Benzene

     WASHINGTON (CN) – “Knock, knock.” “Who’s there?” “Benzene reduction.” Benzene alkylation is added to the Environmental Protection Agency’s list of approved technologies oil refineries may use to collect early credits when they produce gasoline with an annual average benzene content of 0.62 percent.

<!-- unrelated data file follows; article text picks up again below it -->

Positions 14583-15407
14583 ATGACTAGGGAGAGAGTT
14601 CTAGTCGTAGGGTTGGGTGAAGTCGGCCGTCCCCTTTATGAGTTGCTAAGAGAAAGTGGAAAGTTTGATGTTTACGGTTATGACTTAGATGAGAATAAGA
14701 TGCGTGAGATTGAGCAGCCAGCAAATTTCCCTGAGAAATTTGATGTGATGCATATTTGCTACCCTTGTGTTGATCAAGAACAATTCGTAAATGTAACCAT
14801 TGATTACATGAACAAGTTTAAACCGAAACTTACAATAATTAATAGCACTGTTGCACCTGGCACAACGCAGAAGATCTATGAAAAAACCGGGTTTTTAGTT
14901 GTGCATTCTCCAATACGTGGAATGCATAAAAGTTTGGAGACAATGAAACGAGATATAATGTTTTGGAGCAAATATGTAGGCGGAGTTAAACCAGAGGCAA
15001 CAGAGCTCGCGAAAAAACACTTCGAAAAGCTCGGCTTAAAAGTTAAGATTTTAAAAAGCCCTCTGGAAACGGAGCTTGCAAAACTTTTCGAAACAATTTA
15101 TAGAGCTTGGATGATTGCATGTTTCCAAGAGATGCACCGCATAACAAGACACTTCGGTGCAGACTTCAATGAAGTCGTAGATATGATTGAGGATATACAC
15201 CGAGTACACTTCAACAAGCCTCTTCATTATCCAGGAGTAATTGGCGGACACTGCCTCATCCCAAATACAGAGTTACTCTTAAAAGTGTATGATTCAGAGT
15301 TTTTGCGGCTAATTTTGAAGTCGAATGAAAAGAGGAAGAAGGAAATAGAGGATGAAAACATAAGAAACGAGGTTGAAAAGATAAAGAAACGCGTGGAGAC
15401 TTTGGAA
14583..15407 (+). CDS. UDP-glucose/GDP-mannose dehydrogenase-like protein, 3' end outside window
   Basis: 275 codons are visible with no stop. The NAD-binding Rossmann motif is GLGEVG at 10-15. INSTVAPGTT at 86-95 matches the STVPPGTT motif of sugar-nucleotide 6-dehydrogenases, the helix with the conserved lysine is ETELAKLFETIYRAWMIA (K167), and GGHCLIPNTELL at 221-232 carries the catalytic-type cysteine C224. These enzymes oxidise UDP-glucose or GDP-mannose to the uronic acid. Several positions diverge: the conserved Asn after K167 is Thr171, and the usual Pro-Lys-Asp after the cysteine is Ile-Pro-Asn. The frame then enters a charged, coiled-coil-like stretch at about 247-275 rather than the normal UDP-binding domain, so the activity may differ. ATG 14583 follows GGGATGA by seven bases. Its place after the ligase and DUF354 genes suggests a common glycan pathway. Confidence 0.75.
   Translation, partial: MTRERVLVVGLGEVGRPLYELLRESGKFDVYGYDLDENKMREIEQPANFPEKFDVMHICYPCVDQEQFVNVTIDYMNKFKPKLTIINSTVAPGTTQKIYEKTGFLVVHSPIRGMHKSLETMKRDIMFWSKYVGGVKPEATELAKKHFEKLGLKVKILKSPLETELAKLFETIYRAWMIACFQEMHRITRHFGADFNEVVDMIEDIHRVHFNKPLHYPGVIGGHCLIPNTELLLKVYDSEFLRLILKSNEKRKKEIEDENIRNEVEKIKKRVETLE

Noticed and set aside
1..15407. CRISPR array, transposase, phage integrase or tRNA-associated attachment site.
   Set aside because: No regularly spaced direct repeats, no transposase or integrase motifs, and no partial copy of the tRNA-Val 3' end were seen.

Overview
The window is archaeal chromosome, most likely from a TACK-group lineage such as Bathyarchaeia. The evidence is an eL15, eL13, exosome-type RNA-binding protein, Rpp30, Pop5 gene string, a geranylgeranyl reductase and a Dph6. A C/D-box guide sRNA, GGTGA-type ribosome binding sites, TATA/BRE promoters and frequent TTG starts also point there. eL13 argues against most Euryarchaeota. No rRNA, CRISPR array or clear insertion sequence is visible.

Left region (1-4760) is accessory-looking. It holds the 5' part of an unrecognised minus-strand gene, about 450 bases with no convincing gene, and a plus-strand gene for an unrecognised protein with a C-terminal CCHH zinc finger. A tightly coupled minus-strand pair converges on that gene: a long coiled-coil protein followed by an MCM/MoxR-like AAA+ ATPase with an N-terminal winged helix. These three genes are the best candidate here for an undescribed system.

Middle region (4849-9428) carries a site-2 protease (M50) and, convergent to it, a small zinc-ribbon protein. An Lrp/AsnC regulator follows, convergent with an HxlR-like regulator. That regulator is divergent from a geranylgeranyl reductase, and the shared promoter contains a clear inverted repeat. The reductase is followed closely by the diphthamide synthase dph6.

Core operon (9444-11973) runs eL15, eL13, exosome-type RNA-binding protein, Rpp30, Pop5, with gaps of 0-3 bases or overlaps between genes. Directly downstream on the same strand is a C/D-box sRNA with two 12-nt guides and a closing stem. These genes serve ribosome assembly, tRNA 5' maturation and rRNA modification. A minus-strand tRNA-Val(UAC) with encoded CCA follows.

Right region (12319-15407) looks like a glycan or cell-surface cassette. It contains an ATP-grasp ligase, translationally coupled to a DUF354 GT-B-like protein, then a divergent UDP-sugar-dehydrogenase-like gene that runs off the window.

One percent benzene has been permitted, but since benzene is known to be toxic the percentage allowed in gasoline is being reduced by 2011. Last year’s rule requiring the drop by 2011 skipped alkylation because it was thought to be less cost effective than other methods. The same new rule also includes the process by which a control technology or operational change not listed in the EPA rule may be considered for early credits. Once the actual amount of benzene in a refinery’s gasoline drops to 1.3 percent, credits may be used to bring it down further. Benzene is added to gasoline to keep it from igniting in a car engine more often than when the spark plug sparks, causing the engine to “knock” from the extra explosions. Click here for details and other new rules and notices.

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